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TransUnion says at least three million people affected by data breach

TransUnion said access was gained to a server through misuse of an authorised client’s credentials. Stock photo.
TransUnion said access was gained to a server through misuse of an authorised client’s credentials. Stock photo.
Image: 123RF/nexusplexus

Credit bureau TransUnion SA has confirmed that at least three million consumers are affected by a data breach orchestrated by a “criminal third party” which gained access to a server “through misuse of an authorised client’s credentials”.

International hackers claimed to possess the personal information of millions of South Africans after breaching TransUnion’s database, with the company refusing to pay the R222m being demanded, Sunday Times Daily reported on Friday. Some of the information was being leaked as proof “samples”.

TransUnion said in an update on Saturday that a “criminal third party” had “aggregated and is releasing data allegedly obtained from TransUnion SA and other sources, including at least 54 million records unrelated to TransUnion from prior data breaches dating back to 2017. With the help of outside experts, we are screening and reviewing this data as quickly as we are able to safely access it.”

“We condemn this criminal behaviour”, said Lee Naik, CEO TransUnion SA.

“The protection of affected individuals is a top priority, and we remain committed to assisting anyone whose information may have been illegally accessed from TransUnion SA.”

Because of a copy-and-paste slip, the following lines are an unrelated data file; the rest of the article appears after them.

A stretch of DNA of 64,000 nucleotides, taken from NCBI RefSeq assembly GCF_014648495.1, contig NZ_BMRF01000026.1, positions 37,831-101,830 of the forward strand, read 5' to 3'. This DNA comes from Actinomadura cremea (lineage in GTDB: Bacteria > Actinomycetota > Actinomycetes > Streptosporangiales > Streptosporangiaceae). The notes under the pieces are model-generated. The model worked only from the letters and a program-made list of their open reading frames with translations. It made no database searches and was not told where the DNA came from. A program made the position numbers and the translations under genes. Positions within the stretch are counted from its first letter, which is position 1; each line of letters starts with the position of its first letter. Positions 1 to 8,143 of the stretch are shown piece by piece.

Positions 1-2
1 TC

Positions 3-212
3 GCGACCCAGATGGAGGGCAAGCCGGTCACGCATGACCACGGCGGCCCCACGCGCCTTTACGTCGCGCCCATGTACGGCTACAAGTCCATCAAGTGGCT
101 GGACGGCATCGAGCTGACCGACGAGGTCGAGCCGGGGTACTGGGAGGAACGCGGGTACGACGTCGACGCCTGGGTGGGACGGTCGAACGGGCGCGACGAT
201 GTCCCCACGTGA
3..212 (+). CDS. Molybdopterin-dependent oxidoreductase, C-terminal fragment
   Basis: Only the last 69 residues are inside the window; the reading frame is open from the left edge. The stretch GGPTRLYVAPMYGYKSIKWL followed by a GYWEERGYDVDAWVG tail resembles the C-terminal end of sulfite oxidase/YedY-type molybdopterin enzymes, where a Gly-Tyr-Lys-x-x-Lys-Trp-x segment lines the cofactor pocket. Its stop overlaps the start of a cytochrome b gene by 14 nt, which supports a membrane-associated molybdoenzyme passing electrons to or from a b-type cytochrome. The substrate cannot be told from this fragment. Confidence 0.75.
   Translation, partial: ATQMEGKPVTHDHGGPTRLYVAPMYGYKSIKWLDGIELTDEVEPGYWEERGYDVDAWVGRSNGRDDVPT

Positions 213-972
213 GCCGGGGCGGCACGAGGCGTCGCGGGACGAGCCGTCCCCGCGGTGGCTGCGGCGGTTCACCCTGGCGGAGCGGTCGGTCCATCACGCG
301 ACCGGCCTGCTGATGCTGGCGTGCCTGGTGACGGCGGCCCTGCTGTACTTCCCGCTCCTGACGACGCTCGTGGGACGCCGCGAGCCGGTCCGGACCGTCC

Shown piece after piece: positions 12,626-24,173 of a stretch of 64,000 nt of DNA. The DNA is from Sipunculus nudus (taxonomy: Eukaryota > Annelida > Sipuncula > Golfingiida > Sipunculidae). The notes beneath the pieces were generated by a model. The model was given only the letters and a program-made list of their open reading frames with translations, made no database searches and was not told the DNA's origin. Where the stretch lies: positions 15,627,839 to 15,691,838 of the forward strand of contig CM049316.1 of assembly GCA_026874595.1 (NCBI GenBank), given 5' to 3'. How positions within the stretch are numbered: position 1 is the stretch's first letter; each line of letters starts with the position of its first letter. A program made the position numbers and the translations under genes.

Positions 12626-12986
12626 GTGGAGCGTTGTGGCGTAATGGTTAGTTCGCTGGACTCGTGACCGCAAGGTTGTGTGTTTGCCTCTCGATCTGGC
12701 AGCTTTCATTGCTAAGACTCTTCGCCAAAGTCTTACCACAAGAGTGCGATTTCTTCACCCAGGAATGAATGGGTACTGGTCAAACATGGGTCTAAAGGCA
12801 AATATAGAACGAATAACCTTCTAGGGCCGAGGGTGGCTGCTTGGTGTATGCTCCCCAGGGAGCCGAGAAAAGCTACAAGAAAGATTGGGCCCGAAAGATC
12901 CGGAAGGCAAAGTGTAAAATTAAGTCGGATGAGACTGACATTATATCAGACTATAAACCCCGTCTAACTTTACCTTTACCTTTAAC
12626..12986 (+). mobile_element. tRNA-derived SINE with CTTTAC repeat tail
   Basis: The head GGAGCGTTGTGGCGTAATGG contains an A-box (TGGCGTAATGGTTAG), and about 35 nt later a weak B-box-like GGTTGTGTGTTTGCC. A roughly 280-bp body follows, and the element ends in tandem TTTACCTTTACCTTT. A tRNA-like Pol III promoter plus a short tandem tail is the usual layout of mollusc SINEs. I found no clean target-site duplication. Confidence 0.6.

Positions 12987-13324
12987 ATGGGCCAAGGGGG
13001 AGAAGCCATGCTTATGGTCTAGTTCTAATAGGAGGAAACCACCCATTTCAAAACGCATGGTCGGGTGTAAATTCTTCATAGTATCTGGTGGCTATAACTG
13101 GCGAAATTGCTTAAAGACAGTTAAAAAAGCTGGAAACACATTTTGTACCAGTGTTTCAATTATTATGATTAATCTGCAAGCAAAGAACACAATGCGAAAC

The credit bureau said access was gained to a server through misuse of an authorised client’s credentials. Upon discovery of the incident, TransUnion SA suspended the client’s access, engaged cybersecurity and forensic experts and launched an investigation.

“At this time TransUnion SA can confirm at least three million impacted consumers. We have identified an additional six million ID numbers where there is no personal information linked to the ID numbers that would enable us to identify the impacted consumers or to communicate with them directly at this stage. We continue to work diligently to determine whether these ID numbers can be linked to other personal information to identify any additional impacted consumers,” the company said in a statement.

“Based on our investigation to date, fields of information that may be affected include name, ID number, date of birth, gender, contact details, marital status and information, identity of employer and duration of employment, vehicle finance contract number, and VIN numbers. In isolated circumstances, spouse information, passport numbers, credit or insurance scores may be impacted. Each data subject may have a combination of different fields impacted, depending on what data was available.”

TransUnion said it had provided a notification and answers to frequently asked questions (FAQs) on its website to assist consumers. Both of the resources are available here.

“TransUnion SA is providing information on how affected individuals can protect themselves, including a free annual subscription to TransUnion’s tools to detect identity-related threats, as well as free access to their credit report and alerts up to December 31 2023.”

A breach of credit bureau Experian in 2020 exposed the personal information of as many as 24 million South Africans and 793,749 business entities to a suspected fraudster, and, according to the SA Fraud Prevention Service (SAFPS), led to a huge spike in impersonation fraud.

TimesLIVE


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